Almost 9,000 churches will close in Canada.
While Canada has been a religious nation in the past, low numbers of worshippers at many of the churches in the country are forcing closures in up to a third of the country’s churches.[/tweetit] According to the National Trust for Canada, low numbers of people making up congregations, combined with the high repair costs for old churches, is driving up to 9,000 of the churches in Canada to close in the coming years.
Secularization: A Third of Canada’s Churches Will Close[/tweetthis]
This will result in several potential outcomes for these churches according to the head of the National Trust for Canada, Robert Pajot. Some of the buildings are likely going to be sold off, while many others will just be demolished. While plenty are worried about the loss of the sacred spaces, others are just as worried about the loss of historic buildings.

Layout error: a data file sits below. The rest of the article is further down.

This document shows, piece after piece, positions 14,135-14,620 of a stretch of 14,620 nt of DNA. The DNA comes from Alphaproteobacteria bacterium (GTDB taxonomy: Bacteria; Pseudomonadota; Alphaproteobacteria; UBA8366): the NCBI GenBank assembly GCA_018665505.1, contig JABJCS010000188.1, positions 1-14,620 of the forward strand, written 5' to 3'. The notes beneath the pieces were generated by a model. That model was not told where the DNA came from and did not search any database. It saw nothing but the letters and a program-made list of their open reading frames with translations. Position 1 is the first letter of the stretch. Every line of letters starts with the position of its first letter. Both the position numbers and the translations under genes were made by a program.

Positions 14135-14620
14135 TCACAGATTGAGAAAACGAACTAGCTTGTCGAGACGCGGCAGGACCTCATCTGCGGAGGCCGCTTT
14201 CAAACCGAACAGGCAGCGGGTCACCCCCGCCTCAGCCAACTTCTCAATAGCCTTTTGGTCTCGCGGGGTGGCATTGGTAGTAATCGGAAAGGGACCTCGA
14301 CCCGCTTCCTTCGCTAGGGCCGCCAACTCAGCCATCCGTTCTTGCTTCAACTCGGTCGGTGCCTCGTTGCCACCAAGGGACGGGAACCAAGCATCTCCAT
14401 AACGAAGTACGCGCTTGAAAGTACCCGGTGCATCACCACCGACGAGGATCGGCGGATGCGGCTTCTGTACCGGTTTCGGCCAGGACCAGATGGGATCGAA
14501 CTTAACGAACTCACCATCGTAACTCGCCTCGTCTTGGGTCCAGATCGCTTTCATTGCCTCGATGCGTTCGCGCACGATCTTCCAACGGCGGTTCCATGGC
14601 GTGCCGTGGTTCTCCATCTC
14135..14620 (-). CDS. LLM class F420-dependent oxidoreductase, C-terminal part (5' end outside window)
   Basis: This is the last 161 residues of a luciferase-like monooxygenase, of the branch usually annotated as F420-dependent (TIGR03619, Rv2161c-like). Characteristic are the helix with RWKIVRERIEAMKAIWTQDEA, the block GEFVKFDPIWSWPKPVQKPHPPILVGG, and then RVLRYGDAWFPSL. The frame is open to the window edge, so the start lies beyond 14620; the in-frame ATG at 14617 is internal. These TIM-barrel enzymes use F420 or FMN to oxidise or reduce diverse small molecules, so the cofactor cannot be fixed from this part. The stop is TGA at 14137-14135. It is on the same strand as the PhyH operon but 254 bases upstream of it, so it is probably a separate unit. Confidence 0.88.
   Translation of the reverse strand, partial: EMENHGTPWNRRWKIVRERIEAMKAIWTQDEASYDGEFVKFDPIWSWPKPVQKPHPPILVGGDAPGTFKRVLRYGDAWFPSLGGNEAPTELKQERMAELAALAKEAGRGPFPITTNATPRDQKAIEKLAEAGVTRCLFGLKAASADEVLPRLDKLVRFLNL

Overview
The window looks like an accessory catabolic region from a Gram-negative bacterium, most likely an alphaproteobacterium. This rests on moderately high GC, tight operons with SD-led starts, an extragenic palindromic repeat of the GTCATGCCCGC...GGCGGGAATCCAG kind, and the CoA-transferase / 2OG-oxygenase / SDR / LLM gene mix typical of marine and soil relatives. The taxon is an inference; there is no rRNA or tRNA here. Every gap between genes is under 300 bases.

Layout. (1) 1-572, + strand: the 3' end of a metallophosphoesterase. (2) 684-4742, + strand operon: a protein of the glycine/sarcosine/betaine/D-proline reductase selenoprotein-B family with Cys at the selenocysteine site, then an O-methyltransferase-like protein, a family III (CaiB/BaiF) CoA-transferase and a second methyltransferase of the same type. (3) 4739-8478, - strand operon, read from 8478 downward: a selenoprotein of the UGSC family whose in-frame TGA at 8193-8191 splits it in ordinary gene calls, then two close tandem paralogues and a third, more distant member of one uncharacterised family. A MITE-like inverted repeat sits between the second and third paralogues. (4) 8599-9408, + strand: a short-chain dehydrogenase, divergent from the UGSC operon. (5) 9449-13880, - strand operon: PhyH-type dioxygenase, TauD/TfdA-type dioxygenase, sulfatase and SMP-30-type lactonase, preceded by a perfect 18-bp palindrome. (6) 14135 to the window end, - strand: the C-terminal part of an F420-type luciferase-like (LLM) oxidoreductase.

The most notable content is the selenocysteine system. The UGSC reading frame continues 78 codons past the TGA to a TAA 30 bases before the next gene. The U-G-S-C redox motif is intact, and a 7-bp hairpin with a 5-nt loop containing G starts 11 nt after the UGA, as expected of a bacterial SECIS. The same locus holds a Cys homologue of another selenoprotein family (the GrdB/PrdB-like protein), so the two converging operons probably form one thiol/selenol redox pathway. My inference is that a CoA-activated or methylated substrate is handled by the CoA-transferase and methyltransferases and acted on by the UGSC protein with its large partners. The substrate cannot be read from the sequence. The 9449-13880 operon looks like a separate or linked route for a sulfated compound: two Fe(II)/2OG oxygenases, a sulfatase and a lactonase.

Some churches will be renovated and turned into places to host art galleries or even become shelters for the less fortunate. However, there is a sense that a deeper loss is occurring in the towns and cities impacted by these closures. Most notably, they are going to lose a sense of community that appeared over time and was fostered in the churches.
After all, churches were centers of many of these towns. They held meetings, weddings, funerals, and all sorts of other services. Now, those are all going to be dispersed along with the potential to create new memories in this area. For many, it’s a sad time, one that will be hard to deal with for many communities that used the sites as de-facto community centers.
Others see this change as an opportunity to move on from the past and reclaim areas and buildings that could be used more effectively to help serve the communities. Some of the churches have attempted to modernize, sharing their church spaces with other groups to remain open and in order. This is a great stop-gap measure for some of the churches, but even that is an idea that has come into conflict. After all, does a church become less of a sacred place if it is hosting all manner of other events that have nothing to do with religion? Some seem to think so, but others recognize the reality that without extra money, these places will close. A third of the churches in Canada will likely see their end, and it’s possible that more will see cutbacks in the future.